A: It’s not long, it’s not short, doing this exhibition has been a nightmare, so tiring it makes you want to die, but when you see it it’ll make you excited. It can be considered Beijing’s major exhibition of the year.
Q: If there is no curator, who will write the press releases?
A: I guess I will.
Q: How did NoNo come about?
A: Here we go again, but I’ll review for you. We thought of a hundred titles, including “as long as it’s in the exhibition space, then it’s ok,” “not bad enough,” “deal with,” “Powerful,” “Troublesome,” “There’s a problem with this exhibition title,” “leaving,” “secretions,” “tremors,” “pseudo-avant-garde,” “easy,” “first snow,” “of 2007,” “No. 8 Bus,” “Don't go,” “come back,” “not important,” “second,” “Haha,” “What now?,” “Dubious,” “Transparent,” “Because,” “Therefore,” “but,” “Certainly,” “Must,” “Absolutely,” “However,” “Not,” “as well as,” “overlook,” “overdone,” “panda shaking head,” “nononono,” NONO. This “NONO” was what kept surfacing as everyone was shooting down the title proposed by someone else. It soon became the title.
Xiao Xiong, Long March Space Artistic Director, has stated:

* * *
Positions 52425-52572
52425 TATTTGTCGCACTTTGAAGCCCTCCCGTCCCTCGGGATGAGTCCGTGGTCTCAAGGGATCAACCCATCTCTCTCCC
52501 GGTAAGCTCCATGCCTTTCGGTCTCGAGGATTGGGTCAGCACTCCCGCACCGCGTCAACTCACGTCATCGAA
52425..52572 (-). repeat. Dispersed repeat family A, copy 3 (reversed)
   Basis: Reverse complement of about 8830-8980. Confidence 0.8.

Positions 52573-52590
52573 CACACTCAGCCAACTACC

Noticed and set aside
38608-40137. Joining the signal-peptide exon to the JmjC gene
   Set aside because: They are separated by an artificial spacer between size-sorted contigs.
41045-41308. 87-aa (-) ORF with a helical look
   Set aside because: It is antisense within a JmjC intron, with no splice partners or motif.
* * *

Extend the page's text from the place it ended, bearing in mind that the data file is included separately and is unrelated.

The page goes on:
At first glance, “NONO” may convey simple rejection or negation, but it is in fact multi-directional in nature – it can reflect a type of self-criticism, or suggest a reaction to an external force. The 11 individuals in this show are not linked by one artistic concept, but by their life experiences and emanating spirits. There are no guidelines or slogans; instead, there exists a multiplicity of voices which rely on the divisions of this world to access one of imagination. The work displayed is actually trapped by its own wit and enthusiasm, it’s artistic sincerity restricted by freedom. Is there an illusion of swampy marshes from which contemporary Chinese artists must rescue themselves? Is a “bottle neck” among art and artists a hypothetical exercise, or a sign of imminent disaster? To what degree can an artist’s social idealism incite response? Can the work be interactive, or will it merely exist as the artist’s self-delusion? Do these conflicting realities point at a deficiency in the practice of contemporary art, or in the artists themselves? These 11 artists have struggled, but persevered, in expressing themselves honestly amidst the contradicting realities of contemporary art.